We’re pretty much at that point. And that means manufacturing is likely going to continue to get weaker here over the next few quarters. So if you are in the manufacturing space, as we work out this excess inventory situation, as the macro economy declines, many forecasts are for a weaker 2024 or a negative year-over-year growth rate in comparison to 2023. Now, 2024 will be a great time to gain market share. These mild downturns are great times to increase your market penetration, and hopefully outperform some of those negative growth rates we have forecasted for manufacturing and industrial production next year, but expect that demand environment to be weaker. And even though the excess inventory situation is improving, we’re still not at a level yet where we’re not seeing inventory challenges. Now again, I’m highlighting these big major macroeconomic series with industrial production and manufacturing, but our ITR Trends Report does break down manufacturing into much more granular segments.
In the manufacturing module of our Trends Report, there’s an at a glance dashboard, and it shows various manufacturing end markets, and our expectations for 2024. Now, of the 10 plus markets that we have, every single end market other than one is projected for negative annual growth rates in 2024. So this isn’t all encompassing manufacturing downturn, but there are still differences. There are some markets that are less negative than others. For example, if you look at construction machinery, we have that down 14% in 2024 compared to 2023. But conversely, if you look at oil and gas, we only have oil and gas extraction down 0.8% compared to 2023. So even though the downturn is all encompassing, in terms of the manufacturing markets, there are areas that will be less negative, or almost flat next year, that’ll be worth targeting compared to others. And then the one bright spot is aircraft production, which actually lags most of the manufacturing markets, which will still be up.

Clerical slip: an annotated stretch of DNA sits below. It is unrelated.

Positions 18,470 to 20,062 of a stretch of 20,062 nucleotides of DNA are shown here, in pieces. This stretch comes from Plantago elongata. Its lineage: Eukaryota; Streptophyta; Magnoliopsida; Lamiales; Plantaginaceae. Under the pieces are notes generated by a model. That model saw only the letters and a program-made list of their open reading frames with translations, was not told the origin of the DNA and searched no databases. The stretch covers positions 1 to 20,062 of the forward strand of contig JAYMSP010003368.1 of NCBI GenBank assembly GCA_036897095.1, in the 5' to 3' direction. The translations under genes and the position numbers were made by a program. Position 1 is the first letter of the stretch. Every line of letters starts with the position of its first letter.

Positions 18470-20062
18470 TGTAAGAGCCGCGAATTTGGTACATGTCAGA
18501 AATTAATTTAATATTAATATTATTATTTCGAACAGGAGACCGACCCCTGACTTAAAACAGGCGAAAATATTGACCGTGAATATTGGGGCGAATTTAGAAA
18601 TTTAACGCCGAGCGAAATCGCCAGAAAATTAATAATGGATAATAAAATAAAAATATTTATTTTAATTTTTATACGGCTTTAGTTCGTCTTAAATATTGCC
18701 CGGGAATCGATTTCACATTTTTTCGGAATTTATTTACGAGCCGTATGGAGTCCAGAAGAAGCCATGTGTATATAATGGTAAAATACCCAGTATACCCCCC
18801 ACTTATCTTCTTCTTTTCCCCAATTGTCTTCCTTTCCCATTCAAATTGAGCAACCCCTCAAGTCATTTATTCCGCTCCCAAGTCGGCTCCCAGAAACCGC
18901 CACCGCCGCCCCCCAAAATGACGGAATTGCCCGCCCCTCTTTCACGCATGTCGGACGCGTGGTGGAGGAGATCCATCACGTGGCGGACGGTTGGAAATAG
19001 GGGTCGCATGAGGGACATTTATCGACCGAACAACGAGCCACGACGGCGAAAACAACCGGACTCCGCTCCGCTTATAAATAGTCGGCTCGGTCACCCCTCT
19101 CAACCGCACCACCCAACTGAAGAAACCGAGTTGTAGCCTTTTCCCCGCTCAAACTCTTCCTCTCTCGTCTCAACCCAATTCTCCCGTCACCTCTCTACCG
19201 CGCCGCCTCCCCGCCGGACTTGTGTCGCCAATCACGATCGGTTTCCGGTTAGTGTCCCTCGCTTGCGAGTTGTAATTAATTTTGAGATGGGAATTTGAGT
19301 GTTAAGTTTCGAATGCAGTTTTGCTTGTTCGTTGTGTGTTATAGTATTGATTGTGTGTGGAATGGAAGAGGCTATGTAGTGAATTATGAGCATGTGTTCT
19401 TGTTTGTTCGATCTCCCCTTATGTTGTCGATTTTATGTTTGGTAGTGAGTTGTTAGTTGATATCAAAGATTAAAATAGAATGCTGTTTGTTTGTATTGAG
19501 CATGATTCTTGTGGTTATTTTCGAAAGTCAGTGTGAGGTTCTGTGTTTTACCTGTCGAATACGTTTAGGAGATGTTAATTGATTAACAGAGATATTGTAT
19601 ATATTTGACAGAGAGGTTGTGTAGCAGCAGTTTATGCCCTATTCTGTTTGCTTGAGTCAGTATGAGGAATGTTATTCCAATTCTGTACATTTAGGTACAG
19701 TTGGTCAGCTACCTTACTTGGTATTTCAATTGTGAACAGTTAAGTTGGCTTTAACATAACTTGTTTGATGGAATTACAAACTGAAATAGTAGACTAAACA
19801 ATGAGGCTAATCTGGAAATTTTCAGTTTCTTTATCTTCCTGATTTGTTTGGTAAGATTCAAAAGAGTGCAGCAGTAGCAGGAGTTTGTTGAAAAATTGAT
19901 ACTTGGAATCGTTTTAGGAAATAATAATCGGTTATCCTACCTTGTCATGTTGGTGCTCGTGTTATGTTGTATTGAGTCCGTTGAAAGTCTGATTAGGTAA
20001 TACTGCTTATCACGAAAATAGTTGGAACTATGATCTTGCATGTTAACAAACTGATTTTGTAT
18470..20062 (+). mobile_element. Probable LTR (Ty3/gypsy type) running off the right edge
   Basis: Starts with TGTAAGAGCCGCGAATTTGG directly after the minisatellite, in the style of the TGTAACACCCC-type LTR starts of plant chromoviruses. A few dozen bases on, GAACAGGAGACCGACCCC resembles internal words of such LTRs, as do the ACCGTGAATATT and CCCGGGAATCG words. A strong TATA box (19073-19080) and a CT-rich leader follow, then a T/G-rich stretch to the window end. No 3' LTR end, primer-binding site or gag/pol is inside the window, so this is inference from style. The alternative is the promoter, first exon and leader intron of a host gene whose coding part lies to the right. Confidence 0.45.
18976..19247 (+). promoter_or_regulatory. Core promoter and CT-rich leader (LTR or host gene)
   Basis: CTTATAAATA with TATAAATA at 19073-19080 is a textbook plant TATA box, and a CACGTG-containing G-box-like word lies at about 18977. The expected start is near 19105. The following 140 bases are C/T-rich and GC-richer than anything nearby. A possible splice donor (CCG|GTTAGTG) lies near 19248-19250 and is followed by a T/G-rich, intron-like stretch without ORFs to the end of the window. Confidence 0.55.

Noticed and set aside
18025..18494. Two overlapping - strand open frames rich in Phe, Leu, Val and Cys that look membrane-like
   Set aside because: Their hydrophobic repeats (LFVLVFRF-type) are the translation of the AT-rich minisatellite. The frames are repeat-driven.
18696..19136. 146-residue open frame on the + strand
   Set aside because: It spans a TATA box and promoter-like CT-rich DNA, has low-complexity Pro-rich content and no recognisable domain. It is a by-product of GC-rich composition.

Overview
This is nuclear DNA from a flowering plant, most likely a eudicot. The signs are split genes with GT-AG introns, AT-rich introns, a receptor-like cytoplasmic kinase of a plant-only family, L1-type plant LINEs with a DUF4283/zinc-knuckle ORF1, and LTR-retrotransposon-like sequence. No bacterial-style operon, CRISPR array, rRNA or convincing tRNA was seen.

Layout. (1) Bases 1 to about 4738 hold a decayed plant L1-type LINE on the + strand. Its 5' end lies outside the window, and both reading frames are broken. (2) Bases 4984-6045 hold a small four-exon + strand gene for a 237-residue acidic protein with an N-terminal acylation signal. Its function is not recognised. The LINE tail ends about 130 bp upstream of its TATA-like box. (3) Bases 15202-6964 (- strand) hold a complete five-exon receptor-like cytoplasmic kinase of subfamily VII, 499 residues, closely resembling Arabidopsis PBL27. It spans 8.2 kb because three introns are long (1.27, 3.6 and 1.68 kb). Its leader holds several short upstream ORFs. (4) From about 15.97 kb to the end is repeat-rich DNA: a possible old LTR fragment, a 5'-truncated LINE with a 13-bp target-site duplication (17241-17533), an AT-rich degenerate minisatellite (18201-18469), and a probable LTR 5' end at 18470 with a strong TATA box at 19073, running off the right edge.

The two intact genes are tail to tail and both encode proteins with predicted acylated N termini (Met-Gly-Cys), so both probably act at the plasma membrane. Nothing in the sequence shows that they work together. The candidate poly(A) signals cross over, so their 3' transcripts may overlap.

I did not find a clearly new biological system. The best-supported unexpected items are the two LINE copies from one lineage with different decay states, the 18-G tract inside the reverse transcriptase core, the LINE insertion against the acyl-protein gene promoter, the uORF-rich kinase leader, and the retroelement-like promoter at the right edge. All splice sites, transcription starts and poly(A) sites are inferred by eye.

So that Trends Report manufacturing module as well as our other modules, show these dashboards and really highlight where some of these areas of opportunity are, or areas that will be less negative than others in 2024, and might deserve some more of your attention, your resources as we look at next year. So please take a look at that. Understand, as I had mentioned in the beginning, industrial production’s projected to go negative next year. The manufacturing sub component is already negative as we sit here today. So if you’re feeling some weakness out there, the market is as well, and we clearly see that in the data. But really look for those opportunities. On a more granular level, as we approach 2024, which is largely a down year, look for those segments that’ll be less negative. Look for some of those segments that are either lagging or counter cyclical in 2024 to outperform this macroeconomic downturn.
Just as a heads-up for everyone, we will be posting our future Trends Talk episodes on Monday. You all have been used to seeing these episodes on Friday. We wanted you to start your week with some of this information. So we’ll be publishing new episodes, from this point forward, on Monday. Just wanted to let everyone know. Also, my next episode will be a year in review. We’ll talk a little bit about where we’ve been, where we are as we sit here today at the end of 2023, and where we’re going in 2024. A lot of information to cover there and also a lot of new and exciting things for Trends Talks coming your way in 2024. And we’ll have more information to come. So I hope you found this information helpful. I’m looking forward to checking in with you all next week, and I hope everyone has a great holiday season. Thanks so much.